#103- Bert Blyleven, SP4


Year Inducted: 2011 (BBWAA, ballot #14, 463/581)

Score: 24978

There are some pitchers that become synonymous with a particular pitch.  Classic examples include: Phil Niekro and his knuckleball, Mariano Rivera and his cutter, Bruce Sutter and his split finger, Pedro Martinez and his changeup and Nolan Ryan and his fastball.  All of these pitchers, of course, are either in Cooperstown already or going to be in very soon.  The curveball, according to lore, was first developed by Candy Cummings, and while many have thrown it very few have become linked to the pitch.  The man who is most linked to the curveball is Holland’s own Bert Blyleven.

Blyleven pitched for 21 seasons, mostly with the Twins.  He won 287 games (against 250 losses), tossed nearly 5000 innings and had an ERA of 3.31.  Blyleven used his dominant curveball to hammer out a bunch of strikeouts, retiring 3rd all-time in strikeouts with 3701 and walked only 1322.  Opposing hitters could only muster a .244 average off of him, while getting very little hard contact (.78 HR/9).  Blyleven was truly a great pitcher.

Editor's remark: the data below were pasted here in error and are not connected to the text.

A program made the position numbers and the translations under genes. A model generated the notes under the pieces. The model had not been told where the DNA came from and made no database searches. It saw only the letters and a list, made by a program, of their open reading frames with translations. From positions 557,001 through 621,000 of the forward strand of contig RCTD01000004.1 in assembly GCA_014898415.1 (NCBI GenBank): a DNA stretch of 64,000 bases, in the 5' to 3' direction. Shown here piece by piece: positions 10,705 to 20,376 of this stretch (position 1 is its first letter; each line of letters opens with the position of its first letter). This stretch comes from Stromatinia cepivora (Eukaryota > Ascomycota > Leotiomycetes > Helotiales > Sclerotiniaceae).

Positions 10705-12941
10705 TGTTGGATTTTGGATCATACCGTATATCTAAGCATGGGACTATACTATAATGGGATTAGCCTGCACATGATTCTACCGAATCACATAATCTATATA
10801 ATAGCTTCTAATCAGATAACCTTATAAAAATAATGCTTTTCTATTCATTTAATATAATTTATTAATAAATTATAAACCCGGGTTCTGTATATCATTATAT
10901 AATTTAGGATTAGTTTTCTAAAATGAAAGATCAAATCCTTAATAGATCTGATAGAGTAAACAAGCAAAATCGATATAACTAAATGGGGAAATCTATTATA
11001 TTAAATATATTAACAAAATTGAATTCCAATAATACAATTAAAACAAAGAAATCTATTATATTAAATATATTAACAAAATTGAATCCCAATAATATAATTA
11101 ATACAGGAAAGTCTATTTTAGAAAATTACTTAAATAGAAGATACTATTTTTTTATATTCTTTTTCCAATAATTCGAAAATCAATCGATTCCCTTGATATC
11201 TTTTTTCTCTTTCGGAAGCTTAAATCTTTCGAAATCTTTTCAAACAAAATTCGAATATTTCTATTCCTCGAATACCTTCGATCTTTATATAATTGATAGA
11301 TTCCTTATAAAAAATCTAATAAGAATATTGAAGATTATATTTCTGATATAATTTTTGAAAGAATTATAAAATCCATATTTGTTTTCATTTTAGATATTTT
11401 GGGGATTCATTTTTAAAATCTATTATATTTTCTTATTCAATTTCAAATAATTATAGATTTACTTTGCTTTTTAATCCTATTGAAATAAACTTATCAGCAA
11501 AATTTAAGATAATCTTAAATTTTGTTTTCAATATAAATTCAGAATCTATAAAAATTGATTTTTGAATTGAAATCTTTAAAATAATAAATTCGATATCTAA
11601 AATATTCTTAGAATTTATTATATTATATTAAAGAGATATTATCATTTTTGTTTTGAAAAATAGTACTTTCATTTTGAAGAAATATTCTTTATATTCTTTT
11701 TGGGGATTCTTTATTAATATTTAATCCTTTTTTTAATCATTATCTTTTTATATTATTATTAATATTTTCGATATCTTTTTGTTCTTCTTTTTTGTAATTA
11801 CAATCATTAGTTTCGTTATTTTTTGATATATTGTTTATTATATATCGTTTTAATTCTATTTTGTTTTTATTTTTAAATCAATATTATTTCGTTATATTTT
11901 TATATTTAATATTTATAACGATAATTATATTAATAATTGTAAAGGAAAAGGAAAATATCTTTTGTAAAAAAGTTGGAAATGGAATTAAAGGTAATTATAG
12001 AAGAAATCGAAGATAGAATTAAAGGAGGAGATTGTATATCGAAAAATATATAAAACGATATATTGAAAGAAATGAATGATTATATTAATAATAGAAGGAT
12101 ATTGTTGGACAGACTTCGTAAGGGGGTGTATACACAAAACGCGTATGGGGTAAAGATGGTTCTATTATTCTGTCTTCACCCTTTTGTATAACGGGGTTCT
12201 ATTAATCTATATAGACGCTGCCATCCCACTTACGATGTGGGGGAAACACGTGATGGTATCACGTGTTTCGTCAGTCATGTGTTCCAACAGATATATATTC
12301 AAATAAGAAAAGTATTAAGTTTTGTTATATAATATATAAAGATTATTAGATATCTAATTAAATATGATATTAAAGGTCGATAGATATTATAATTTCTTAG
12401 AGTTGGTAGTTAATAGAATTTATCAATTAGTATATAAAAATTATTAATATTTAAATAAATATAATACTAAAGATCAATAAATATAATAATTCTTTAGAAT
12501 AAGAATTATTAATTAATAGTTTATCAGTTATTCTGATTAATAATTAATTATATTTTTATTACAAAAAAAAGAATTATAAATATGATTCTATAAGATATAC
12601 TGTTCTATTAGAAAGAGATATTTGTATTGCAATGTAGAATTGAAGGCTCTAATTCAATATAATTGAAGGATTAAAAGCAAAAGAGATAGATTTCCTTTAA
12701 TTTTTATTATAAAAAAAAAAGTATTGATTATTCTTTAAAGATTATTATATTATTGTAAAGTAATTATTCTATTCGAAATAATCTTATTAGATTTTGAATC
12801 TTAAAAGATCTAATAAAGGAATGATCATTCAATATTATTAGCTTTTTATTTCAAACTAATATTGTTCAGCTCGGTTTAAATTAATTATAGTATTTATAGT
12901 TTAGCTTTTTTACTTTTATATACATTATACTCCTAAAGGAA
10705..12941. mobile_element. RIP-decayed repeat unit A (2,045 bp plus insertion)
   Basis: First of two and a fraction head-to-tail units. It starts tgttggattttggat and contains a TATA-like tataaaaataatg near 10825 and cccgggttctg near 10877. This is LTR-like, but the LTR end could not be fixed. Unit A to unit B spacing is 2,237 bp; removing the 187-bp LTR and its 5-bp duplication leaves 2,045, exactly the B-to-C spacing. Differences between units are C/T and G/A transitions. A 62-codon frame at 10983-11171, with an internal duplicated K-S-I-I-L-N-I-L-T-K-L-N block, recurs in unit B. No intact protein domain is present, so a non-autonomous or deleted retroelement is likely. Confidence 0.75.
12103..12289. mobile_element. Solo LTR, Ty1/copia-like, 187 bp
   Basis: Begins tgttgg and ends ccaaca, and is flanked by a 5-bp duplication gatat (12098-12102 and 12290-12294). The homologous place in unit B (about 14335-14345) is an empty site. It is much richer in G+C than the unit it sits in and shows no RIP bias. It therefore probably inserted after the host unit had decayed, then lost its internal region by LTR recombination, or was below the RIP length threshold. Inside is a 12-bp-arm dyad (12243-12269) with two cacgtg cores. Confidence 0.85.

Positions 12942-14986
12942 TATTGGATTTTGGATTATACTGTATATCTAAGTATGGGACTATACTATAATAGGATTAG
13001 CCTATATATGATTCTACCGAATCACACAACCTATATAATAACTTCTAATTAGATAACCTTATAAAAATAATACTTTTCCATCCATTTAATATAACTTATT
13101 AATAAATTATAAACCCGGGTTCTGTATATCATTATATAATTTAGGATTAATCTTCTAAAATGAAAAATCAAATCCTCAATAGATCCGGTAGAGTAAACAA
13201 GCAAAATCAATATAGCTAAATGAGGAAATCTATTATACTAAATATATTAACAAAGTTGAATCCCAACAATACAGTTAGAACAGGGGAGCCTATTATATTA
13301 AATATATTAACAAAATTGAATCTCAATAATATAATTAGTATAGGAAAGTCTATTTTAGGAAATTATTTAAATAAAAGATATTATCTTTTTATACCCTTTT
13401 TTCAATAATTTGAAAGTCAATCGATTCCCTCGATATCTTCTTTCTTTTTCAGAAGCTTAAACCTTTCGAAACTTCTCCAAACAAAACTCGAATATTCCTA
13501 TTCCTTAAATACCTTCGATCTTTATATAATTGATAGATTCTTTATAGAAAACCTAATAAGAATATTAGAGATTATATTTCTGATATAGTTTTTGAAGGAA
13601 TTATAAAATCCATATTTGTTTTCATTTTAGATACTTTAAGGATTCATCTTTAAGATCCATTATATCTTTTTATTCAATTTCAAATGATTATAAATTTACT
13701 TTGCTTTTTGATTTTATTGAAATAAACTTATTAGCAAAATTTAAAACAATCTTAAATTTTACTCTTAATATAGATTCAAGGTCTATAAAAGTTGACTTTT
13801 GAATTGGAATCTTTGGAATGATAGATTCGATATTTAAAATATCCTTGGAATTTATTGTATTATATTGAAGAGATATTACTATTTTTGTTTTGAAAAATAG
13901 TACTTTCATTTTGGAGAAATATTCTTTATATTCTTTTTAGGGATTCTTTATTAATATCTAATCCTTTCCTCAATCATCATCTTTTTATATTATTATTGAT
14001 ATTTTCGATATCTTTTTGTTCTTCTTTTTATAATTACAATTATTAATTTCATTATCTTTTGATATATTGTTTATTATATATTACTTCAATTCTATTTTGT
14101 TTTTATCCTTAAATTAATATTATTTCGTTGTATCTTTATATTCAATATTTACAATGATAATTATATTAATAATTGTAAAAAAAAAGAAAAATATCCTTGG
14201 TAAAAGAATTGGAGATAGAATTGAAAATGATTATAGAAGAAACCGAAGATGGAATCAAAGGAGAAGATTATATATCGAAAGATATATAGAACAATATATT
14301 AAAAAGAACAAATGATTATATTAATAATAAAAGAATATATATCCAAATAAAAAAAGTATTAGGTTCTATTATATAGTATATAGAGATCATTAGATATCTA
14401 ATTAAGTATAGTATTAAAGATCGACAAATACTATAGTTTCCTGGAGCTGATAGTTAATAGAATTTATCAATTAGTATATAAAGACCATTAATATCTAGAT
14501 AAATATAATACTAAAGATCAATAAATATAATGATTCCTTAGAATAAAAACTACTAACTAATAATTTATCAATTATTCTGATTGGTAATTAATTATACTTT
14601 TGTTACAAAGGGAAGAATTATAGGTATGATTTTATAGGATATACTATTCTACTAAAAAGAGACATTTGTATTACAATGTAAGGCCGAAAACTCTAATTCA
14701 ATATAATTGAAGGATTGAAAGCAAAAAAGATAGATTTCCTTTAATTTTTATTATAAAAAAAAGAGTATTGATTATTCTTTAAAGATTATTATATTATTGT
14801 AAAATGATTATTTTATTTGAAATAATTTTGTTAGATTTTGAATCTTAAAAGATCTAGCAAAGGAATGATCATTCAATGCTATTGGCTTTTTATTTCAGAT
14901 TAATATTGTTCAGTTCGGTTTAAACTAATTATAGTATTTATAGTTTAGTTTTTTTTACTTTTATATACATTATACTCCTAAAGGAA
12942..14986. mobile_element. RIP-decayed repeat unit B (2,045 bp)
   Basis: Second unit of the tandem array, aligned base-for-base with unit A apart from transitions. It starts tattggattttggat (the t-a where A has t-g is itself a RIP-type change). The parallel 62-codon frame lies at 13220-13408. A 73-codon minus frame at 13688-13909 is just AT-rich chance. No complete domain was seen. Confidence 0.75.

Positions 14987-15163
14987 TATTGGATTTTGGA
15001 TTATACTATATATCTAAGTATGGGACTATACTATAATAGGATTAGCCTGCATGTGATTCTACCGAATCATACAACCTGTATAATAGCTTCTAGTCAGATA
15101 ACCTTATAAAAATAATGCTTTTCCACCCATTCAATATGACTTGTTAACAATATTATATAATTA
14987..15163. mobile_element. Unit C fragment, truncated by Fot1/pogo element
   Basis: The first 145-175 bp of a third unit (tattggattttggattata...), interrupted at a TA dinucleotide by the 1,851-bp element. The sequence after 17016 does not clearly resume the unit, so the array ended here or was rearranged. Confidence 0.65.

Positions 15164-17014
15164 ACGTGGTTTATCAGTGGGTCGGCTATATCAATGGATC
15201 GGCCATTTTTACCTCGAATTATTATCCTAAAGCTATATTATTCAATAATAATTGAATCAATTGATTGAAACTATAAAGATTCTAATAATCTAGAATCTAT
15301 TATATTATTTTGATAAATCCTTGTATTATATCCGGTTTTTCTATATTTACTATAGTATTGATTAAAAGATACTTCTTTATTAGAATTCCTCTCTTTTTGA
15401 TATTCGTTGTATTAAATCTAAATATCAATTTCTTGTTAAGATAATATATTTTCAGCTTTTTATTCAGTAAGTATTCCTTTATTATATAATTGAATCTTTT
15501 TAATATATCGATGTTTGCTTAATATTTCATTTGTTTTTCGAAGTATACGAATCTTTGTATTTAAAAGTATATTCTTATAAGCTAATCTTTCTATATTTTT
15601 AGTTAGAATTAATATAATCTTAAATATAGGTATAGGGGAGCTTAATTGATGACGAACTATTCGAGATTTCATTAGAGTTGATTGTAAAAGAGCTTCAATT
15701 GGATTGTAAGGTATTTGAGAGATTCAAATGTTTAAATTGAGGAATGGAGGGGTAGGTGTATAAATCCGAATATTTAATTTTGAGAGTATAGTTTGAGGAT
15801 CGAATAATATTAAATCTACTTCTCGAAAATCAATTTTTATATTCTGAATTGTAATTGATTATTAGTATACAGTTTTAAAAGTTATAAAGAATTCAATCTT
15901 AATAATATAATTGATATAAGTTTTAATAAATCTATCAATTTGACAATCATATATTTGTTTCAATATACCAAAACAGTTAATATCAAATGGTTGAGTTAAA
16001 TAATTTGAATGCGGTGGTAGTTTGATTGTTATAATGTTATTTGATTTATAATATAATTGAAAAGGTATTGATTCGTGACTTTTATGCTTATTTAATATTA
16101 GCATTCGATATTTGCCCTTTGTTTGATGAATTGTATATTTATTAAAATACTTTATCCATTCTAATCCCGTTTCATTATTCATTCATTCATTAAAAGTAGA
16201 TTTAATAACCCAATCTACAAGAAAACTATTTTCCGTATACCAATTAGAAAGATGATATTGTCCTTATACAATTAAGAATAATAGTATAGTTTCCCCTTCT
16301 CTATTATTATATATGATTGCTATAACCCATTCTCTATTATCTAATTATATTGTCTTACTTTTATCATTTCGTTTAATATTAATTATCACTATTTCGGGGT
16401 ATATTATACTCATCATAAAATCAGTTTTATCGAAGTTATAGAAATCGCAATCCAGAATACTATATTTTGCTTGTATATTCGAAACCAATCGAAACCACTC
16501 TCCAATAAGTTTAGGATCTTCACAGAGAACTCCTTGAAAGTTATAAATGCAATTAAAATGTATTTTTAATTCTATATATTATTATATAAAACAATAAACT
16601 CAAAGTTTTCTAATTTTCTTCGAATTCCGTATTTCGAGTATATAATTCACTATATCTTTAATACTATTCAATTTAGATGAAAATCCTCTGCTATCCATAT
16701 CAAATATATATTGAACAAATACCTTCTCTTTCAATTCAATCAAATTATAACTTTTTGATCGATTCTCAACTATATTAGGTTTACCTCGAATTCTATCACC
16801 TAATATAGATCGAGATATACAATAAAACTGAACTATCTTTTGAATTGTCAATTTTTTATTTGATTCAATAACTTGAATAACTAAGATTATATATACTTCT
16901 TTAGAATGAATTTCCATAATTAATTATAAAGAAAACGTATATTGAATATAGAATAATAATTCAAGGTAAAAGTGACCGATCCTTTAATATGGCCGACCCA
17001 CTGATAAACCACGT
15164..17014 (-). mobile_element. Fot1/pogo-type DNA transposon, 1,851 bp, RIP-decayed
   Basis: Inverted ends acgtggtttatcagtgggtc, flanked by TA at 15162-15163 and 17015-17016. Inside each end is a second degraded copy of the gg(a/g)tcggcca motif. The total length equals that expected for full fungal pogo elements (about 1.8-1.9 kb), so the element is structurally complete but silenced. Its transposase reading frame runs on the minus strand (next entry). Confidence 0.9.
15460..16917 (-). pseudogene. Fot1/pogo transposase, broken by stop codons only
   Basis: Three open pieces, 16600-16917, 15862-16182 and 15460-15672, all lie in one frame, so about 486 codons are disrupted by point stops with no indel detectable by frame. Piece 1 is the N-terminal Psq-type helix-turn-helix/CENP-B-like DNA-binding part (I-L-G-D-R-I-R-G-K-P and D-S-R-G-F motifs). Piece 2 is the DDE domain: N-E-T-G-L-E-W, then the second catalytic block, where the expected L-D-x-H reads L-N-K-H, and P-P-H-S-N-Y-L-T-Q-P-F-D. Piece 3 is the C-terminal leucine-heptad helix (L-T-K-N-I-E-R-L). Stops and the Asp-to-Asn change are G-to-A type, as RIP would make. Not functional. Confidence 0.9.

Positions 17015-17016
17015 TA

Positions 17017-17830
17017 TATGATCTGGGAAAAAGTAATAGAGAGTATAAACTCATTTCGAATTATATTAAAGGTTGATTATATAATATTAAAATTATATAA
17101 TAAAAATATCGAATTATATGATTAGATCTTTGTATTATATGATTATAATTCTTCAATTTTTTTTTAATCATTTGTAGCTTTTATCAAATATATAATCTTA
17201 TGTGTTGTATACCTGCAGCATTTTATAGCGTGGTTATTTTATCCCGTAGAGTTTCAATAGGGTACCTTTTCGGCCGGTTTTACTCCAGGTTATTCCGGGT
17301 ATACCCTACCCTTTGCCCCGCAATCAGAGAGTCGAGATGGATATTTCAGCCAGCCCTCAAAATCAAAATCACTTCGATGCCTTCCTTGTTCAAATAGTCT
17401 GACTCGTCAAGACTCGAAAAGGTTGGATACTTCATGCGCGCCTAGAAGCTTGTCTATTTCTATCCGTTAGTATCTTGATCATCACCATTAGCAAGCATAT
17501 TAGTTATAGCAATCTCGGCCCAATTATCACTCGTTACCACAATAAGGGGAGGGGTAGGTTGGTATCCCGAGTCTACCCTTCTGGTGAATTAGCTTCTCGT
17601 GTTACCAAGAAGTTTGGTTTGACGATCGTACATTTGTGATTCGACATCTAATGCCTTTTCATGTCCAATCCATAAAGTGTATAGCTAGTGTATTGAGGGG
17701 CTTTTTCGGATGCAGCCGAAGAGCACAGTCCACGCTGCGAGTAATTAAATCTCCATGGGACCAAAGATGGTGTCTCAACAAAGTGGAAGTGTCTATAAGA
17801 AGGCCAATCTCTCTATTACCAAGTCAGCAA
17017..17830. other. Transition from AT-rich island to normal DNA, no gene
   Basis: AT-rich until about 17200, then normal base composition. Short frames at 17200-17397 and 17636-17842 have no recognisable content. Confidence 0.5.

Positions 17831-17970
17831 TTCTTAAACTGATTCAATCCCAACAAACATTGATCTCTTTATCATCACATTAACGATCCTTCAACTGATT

One thing that holds Blyleven back a little bit was his defense behind him.  Blyleven’s FIP was only 3.19, much lower than his 3.34 ERA.  Blyleven played a lot of years in hitter’s havens as well as during some big hitting seasons, so on paper his ERA doesn’t look impressive for a Hall of Fame pitcher.  However, his ERA- was 85, while his FIP- was 82.  Both of these stats show how truly dominant he was.

Blyleven had to wait a really long time to gain induction by the BBWAA.  Out of a maximum of 15 years, Blyleven was on 14 ballots prior to induction in 2011.  Why the wait for a guy who retired 3rd in career strikeouts, 4th in fWAR, 10th in RA9-WAR (was one of 3 players at the time who had over 100 in both categories) and 23rd in wins?  Because he only had 287 wins, not 300.  That’s really the only statistical reason for not inducting Blyleven almost immediately upon him being on a ballot.  The 1990’s did see some crowded ballots, but there was more than enough time to induct Blyleven sooner.  But, eventually they corrected their mistake, thanks to more and more writers who understand advanced evaluations and can properly place Blyleven in the game’s history.

By any measure, Blyleven is a Hall of Famer, and was always worthy of the title.

Stay tuned for the next update.

On deck 10/29/16 Mr Padre

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